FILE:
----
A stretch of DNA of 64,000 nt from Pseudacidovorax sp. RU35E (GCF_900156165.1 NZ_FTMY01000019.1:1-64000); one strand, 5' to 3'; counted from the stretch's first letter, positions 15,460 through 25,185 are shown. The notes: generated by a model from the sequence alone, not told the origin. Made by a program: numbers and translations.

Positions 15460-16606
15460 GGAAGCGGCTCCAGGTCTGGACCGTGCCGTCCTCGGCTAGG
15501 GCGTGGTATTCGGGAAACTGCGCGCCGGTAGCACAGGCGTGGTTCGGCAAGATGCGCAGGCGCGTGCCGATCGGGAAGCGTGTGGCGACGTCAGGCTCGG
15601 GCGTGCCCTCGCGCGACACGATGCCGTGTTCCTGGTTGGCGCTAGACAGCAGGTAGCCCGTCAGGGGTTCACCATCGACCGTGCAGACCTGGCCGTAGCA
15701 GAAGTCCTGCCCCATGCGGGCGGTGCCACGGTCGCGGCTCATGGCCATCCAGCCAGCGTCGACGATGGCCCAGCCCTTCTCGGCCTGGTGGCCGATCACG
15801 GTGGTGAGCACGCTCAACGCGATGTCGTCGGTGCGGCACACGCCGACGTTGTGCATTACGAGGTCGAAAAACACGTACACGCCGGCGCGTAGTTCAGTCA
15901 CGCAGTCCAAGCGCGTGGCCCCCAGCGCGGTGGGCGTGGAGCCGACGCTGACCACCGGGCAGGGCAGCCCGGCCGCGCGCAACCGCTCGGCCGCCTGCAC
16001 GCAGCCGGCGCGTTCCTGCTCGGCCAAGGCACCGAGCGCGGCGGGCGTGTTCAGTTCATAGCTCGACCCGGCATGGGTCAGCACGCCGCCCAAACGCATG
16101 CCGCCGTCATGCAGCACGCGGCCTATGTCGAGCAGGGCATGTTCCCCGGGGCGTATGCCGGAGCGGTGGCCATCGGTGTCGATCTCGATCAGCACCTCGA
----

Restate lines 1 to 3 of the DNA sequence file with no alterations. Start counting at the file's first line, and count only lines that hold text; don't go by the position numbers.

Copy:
A stretch of DNA of 64,000 nt from Pseudacidovorax sp. RU35E (GCF_900156165.1 NZ_FTMY01000019.1:1-64000); one strand, 5' to 3'; counted from the stretch's first letter, positions 15,460 through 25,185 are shown. The notes: generated by a model from the sequence alone, not told the origin. Made by a program: numbers and translations.

Positions 15460-16606
15460 GGAAGCGGCTCCAGGTCTGGACCGTGCCGTCCTCGGCTAGG